[FOM] consistency and completeness in natural language
Hartley Slater
slaterbh at cyllene.uwa.edu.au
Mon Mar 31 22:58:10 EST 2003
Torkel Franzen (FOM Digest Vol 3 Issue 20) asks:
>Could you elaborate on what you take to be the illuminating argument
>or conclusion put forward in [Neil Tennant's July 2002] paper? You
>mention only that Tennant has argued that we know that reflection
>principles hold for the systems in question, but this can hardly be
>what you regard as the specific contribution of the paper.
Of course it is not just a matter of knowing the reflection
principles hold, but more fully of obtaining 'Goedel Phenomena' by
'Doing without the truth-predicate by using reflective extensions [to
system S]' (section 8.4). Tennant's major point, as I see it, is
'one does not need T at all' (p571). Certainly there are others:
>The central argument of the paper turns on whether we make essential
>use of a "thick" notion of truth in arriving at the truth of the Godel
>sentence for a system S. Tennant argues against what he calls the
>"substantialist dogma" according to which "the way in which the
>semantical argument establishes the truth of the G–del sentence
>requires that the notion of truth be substantial", by giving a
>"deflationary" way of carrying out the argument, using a reflection
>principle.
Franzen goes on to argue against the idea that a 'thick' or 'fat'
notion of truth was ever involved:
>My impression is that the argument of the paper is based on a
>misunderstanding. Tennant presents a "Semantical argument for the
>truth of the Godel sentence" in a formulation that he attributes to
>Dummett, and this is the argument he wishes to replace. But this
>"semantical argument" is an odd one, and I don't agree that it is the
>argument put forward by Dummett.
But my interest starts with questioning whether Tennant's
replacements involve (even) a 'deflationary' or 'thin' notion of
truth. Continuing the metaphor, the replacements he provides have
zero thickness! Trivially, and vacuously, one can replace the used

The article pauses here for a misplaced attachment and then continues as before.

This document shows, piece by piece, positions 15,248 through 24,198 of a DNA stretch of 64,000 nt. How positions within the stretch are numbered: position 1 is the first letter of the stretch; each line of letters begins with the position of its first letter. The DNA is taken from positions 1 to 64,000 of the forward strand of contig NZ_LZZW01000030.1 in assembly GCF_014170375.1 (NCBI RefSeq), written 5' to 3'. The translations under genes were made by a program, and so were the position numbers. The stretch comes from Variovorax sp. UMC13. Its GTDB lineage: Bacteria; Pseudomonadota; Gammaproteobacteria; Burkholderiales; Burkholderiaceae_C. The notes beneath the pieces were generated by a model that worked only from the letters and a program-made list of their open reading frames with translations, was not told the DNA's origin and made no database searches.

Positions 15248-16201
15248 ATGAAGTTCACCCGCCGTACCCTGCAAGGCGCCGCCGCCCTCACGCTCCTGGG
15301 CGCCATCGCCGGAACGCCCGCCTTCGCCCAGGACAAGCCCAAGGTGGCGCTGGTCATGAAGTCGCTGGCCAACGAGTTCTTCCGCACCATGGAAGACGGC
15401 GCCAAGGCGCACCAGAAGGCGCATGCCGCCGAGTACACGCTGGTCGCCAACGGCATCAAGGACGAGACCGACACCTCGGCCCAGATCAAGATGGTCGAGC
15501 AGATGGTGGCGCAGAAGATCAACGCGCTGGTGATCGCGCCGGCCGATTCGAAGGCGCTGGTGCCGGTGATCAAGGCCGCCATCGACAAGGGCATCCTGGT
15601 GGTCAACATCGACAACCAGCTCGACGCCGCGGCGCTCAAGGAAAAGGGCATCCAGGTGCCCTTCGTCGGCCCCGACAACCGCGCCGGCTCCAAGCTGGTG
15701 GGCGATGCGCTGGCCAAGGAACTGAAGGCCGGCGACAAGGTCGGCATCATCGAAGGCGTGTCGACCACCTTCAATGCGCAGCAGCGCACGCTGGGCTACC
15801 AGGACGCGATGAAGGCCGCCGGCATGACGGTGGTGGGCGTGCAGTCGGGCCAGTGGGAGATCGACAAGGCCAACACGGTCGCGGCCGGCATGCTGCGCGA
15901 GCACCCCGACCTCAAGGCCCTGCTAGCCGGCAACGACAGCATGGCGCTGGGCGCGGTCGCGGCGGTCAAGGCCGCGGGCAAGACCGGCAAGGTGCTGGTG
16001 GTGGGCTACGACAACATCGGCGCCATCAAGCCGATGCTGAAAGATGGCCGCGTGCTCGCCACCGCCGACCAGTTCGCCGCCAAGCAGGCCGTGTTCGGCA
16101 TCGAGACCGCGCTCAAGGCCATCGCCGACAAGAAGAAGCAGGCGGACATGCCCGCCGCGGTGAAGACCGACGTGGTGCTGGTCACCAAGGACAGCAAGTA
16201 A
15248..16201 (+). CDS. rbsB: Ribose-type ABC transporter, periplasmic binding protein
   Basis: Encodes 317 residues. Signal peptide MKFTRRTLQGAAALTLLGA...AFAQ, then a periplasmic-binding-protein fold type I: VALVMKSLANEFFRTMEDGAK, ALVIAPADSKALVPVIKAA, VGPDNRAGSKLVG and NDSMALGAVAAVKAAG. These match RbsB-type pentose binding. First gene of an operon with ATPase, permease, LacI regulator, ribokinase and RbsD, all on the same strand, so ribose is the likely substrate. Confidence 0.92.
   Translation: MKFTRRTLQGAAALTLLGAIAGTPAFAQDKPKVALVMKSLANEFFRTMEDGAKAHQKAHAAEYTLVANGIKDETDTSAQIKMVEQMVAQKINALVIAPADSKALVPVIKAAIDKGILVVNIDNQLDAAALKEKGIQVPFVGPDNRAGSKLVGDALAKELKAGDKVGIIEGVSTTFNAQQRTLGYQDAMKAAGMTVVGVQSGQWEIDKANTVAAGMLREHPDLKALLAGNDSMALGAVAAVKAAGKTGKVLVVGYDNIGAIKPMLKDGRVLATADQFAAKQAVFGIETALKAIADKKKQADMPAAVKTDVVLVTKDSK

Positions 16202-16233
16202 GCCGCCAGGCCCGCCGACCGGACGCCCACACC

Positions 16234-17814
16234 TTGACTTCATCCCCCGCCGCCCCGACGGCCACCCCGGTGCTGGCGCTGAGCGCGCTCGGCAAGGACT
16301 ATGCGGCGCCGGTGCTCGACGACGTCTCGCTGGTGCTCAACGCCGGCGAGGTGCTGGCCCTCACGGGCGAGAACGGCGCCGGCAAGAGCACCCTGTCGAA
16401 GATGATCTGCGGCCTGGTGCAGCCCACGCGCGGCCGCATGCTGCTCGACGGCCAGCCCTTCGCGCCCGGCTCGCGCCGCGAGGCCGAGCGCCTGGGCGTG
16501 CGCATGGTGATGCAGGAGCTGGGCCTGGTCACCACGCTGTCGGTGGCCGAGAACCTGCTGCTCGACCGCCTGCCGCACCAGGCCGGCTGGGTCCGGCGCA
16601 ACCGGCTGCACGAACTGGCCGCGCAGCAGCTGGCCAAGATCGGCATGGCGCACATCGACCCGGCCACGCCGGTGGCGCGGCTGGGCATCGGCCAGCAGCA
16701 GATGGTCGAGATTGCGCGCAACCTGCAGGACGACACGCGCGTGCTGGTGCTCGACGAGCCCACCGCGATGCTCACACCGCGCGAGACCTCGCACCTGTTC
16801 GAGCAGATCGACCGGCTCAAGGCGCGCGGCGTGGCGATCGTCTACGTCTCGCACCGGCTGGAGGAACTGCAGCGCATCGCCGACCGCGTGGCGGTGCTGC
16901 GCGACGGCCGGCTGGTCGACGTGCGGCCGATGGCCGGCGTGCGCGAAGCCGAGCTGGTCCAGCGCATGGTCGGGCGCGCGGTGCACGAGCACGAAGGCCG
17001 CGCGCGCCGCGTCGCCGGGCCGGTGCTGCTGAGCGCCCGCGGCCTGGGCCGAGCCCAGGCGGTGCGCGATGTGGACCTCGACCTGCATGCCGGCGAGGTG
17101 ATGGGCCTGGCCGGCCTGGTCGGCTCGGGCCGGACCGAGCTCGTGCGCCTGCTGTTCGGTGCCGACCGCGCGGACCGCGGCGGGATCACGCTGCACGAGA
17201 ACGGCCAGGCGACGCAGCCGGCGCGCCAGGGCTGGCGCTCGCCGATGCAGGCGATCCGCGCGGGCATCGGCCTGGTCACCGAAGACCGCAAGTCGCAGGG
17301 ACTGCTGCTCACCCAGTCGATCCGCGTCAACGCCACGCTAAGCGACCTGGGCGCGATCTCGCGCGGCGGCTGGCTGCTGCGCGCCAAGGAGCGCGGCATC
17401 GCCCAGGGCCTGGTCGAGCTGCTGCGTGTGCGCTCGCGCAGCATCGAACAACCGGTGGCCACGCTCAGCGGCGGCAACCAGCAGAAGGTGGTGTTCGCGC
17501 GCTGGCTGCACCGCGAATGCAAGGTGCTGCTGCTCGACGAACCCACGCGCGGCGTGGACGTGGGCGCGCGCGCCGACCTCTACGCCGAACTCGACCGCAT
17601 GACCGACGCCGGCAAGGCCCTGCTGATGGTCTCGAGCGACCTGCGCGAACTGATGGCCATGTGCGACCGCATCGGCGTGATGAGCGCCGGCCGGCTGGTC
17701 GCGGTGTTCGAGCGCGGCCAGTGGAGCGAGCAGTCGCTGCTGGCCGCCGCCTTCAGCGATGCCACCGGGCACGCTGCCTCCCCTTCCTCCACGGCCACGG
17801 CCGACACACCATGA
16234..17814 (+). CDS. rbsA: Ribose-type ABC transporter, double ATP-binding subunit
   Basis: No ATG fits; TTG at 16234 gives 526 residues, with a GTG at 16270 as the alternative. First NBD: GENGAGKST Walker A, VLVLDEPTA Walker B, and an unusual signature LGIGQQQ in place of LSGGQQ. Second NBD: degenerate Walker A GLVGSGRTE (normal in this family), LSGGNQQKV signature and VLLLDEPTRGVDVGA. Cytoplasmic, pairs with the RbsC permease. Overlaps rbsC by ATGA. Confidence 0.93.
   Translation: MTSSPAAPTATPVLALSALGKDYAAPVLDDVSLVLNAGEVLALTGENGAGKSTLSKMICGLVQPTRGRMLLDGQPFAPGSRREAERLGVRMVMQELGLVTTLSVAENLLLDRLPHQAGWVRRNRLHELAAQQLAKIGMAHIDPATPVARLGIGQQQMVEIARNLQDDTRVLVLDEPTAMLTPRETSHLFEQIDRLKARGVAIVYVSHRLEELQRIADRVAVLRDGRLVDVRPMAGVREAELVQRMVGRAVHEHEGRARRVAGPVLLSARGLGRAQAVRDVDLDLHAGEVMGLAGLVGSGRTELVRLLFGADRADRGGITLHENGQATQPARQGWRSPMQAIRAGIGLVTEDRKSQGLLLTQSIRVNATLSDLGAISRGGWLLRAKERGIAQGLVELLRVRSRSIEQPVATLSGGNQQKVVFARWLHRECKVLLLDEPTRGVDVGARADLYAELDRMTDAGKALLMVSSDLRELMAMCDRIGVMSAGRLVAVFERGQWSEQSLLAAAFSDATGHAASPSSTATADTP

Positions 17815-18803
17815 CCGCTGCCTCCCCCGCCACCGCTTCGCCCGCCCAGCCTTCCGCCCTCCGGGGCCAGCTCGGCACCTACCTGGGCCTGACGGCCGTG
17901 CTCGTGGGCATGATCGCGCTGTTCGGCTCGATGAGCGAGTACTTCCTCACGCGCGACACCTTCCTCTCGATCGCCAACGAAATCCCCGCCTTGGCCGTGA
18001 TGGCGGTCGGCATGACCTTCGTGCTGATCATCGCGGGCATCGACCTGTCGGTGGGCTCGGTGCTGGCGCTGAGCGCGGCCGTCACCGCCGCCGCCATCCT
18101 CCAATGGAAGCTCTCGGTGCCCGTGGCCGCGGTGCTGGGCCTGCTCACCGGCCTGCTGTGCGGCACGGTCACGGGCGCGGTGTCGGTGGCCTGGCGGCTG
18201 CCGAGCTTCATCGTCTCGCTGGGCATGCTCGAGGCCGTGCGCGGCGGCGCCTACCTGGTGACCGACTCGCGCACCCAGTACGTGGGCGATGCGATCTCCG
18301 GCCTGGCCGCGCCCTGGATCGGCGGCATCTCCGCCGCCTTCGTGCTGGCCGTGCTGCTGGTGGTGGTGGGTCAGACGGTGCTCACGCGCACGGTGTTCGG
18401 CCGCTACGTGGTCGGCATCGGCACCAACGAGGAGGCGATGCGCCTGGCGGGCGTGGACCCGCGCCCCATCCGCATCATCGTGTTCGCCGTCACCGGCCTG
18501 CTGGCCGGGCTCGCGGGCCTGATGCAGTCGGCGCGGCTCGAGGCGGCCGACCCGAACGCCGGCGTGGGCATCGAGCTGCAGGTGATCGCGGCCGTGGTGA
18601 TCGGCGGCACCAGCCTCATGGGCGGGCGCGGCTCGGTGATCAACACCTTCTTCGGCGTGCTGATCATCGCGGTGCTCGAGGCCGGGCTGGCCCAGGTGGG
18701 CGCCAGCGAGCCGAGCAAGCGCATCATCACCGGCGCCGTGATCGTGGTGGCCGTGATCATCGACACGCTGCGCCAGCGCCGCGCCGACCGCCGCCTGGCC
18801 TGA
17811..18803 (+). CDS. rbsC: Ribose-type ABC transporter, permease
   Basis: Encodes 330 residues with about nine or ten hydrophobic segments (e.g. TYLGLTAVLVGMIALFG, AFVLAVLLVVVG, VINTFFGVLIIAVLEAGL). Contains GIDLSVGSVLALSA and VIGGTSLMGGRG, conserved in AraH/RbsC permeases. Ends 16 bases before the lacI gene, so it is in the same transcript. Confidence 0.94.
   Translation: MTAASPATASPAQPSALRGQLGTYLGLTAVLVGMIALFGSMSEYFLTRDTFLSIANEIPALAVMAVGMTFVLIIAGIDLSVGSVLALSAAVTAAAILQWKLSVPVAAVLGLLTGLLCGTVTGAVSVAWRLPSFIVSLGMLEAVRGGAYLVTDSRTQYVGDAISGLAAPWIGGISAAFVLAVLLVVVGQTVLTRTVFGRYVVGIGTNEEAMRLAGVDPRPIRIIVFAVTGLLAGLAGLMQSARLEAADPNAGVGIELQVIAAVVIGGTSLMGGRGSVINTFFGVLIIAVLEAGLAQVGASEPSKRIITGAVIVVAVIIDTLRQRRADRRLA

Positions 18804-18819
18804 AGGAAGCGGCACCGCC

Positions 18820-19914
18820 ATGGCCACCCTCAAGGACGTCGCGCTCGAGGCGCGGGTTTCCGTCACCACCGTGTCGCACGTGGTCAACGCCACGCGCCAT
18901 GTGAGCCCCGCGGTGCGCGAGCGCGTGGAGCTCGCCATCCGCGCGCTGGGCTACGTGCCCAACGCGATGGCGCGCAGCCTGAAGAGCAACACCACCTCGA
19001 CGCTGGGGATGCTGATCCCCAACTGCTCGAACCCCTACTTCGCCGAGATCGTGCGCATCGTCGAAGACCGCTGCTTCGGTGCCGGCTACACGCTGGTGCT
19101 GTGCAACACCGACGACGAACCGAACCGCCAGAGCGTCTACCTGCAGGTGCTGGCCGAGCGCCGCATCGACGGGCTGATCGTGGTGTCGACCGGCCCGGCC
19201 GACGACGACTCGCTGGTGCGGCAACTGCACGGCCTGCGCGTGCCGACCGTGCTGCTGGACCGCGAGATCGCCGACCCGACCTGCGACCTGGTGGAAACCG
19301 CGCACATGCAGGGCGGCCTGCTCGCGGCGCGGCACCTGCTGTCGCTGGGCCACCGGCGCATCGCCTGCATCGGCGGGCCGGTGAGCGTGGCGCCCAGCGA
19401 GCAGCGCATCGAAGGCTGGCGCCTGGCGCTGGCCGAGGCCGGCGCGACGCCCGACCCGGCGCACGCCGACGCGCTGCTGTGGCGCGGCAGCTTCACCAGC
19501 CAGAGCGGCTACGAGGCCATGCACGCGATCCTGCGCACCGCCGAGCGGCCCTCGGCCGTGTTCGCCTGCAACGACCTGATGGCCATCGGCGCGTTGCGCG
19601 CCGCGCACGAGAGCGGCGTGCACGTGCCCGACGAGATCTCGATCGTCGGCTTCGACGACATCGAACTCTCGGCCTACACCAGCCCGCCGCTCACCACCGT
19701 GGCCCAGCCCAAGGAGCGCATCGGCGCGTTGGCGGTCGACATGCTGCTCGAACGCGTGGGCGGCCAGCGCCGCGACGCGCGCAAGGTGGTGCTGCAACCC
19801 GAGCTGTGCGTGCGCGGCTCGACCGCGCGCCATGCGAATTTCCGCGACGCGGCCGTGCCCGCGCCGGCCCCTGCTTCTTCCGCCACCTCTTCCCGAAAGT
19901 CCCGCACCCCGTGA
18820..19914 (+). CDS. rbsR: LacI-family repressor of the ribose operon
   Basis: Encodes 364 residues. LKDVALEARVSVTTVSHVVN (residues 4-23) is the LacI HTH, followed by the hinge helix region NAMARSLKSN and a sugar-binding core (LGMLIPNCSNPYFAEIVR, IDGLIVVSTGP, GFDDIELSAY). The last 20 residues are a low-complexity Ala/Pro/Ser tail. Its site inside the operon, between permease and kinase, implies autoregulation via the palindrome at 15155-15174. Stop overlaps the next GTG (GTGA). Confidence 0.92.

sentence, P, on the right-hand side of a reflection principle, with
TP, where 'T' is a truth operator (i.e. the null or identity operator
in the modal system T), but my interest starts from the recognition
that the reflection principles Tennant is concerned with have
abandoned entirely any truth-predicate. That puts the emphasis on
the simple contrast between the mention and the use of the same
formula as in for instance (p572):
(n)(Prov-in-S 'Psi(_n_)' -> Psi n).
It is the further significance of that pure shift from mention to use
which I was concerned with in my previous posting (FOM Digest Vol 3
Issue 18).
There is also the shift from the numerals within the system (like
'_n_') to the possible replacements for variables outside the system
(like 'n'), since the latter are not necessarily confined to
numerals. I will be reading a paper at this year's LOGICA conference
on this matter, if anyone on the list is also going to Kravsko. It
is called 'Hilbert and Goedel versus Turing and Penrose'. My point
there (summarised) is that, in formulations of Arithmetic using the
epsilon calculus rather than simply the predicate calculus, epsilon
terms are possible replacements for the variables outside the system.
But then, from '(n)Psi n' one can obtain, in particular, 'Psi en~Psi
n' (where 'e' is epsilon), which is, of course, '(n)Psi n'. So that
is how we humans can beat Turing machines, and get universal
conclusions they cannot: From "(n)(Prov-in-S 'Psi(_n_)')" there does
not follow "Prov-in-S '(n)Psi n'", simply because, although in
epsilon Arithmetics epsilon terms refer to numbers, they are not
numerals, and only numerals are used in the goedel numbering of
formulae in the system. If the formal system could directly speak
about numbers, things would be different, but it is confined to
speaking about numerals.
That point is also linked to the defeat of formalism inherent in
Goedel's Theorems. Numerals are all attributive terms, in fact one
can determine their referents from the terms themselves. If one
thinks of Arithmetic as essentially involving such terms, then it
becomes plausible that we can learn all facts about numbers from
facts about the signs which refer to them; i.e. we can be persuaded
of a form of formalism. But epsilon terms are not necessarily
attributive, as has appeared, for instance, in previous postings of
mine on FOM. Expanding our language to include them enlarges what
becomes provable in several ways, not just the one indicated above.
--
Barry Hartley Slater
Honorary Senior Research Fellow
Philosophy, School of Humanities
University of Western Australia
35 Stirling Highway
Crawley WA 6009, Australia
Ph: (08) 9380 1246 (W), 9386 4812 (H)
Fax: (08) 9380 1057
Url: http://www.arts.uwa.edu.au/PhilosWWW/Staff/slater.html
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